Germany is a strong supporter of the proposal, largely because Merkel needs to demonstrate to her people that the country is not being unfairly burdened. French President Emmanuel Macron is also onboard. But the split between large and small still exists; countries like Hungary and Poland do not want their migration policies to be imposed from Brussels or Berlin, and instead want to toughen border controls. Refugee advocates call for a more liberalized approach—a human response to what has been treated as a logistical challenge. To start with, says Collett, the application process should take into account the desires of the refugees themselves. But that will have to be accompanied by a much stronger education effort, so that applicants are better informed about the destination countries. At the same time, says Knaus, relocated refugees must be guaranteed roughly comparable living conditions wherever they go, including access to education, health care and a path to citizenship, which is not currently the case. “If I could keep my apartment and my benefits, I wouldn’t need to go to Germany,” says Alsaleh. “Greece has been very good to us, but without 99


HOW SHOULD EUROPE SOLVE THE CRISIS?

Without peace, we’ll always have refugees

Solving this crisis requires tougher borders

By Bana Alabed My name is Bana, and I am a refugee. Like millions of other children, I had to run away from my country, and I lost many things—including my home. Do you know our crimes? Just that we were born in Syria. The war has been going on almost all my life. Children who should go to school are in refugee camps, or they are dying. There is not enough food or medicine, and bombs fall all of the time. That is why I went on Twitter last year, so that I could tell people what was happening. Everyone in Aleppo, my city, lost someone to the war. I lost my best friend to a bomb. What was her crime? This is what Syrians are running away from, this is why we go to anywhere that is safe. We have no choice if we want to live. Ask yourself: What if you were in Syria right now? Wouldn’t you want to run away to a better life? When I finally got out of Aleppo, I tasted what peace was like for the first time. Turkey welcomed me and my family. Now I can go to school and play outside without hearing the bombs. The world can do better. Refugees need homes, jobs and education, especially the children. Without education, our future is lost and we can’t grow up to make the world better. The most important thing, though, is for the wars to end. Without peace, we will always have refugees. Alabed, 8, is a Syrian refugee and peace activist. She tweets at @AlabedBana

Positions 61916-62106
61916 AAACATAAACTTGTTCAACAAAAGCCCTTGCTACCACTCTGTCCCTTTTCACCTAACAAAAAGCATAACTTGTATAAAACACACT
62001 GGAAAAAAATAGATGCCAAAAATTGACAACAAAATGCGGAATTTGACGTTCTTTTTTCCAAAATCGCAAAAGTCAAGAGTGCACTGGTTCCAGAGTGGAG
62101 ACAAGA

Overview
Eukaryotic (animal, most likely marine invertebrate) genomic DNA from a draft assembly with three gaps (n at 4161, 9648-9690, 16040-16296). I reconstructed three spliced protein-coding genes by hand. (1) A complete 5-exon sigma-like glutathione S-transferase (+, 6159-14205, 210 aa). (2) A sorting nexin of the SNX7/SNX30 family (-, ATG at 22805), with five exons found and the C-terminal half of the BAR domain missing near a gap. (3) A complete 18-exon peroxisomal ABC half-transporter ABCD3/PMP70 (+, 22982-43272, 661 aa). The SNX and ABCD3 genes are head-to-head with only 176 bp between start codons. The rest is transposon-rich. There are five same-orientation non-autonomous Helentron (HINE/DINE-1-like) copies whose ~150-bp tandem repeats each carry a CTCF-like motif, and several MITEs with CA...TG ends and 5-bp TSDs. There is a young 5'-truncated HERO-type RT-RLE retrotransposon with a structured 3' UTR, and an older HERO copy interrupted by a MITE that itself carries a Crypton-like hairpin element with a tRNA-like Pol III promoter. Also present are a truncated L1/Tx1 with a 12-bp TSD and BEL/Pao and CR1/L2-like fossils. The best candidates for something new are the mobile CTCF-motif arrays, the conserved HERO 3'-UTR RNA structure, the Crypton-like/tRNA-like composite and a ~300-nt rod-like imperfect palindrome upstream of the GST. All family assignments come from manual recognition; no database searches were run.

the benefits, it’s impossible to stay.” That may sound costly, but the E.U., through its partners in Greece, Germany and Estonia, spent an average of €800 ($938) per month for each of the Finding Home families to cover shelter, relocation travel, health care, meals and living stipends as their asylum claims were processed. A more streamlined system could free up funds to support successful applicants like Alsaleh long enough for him to stand on his own feet in Greece.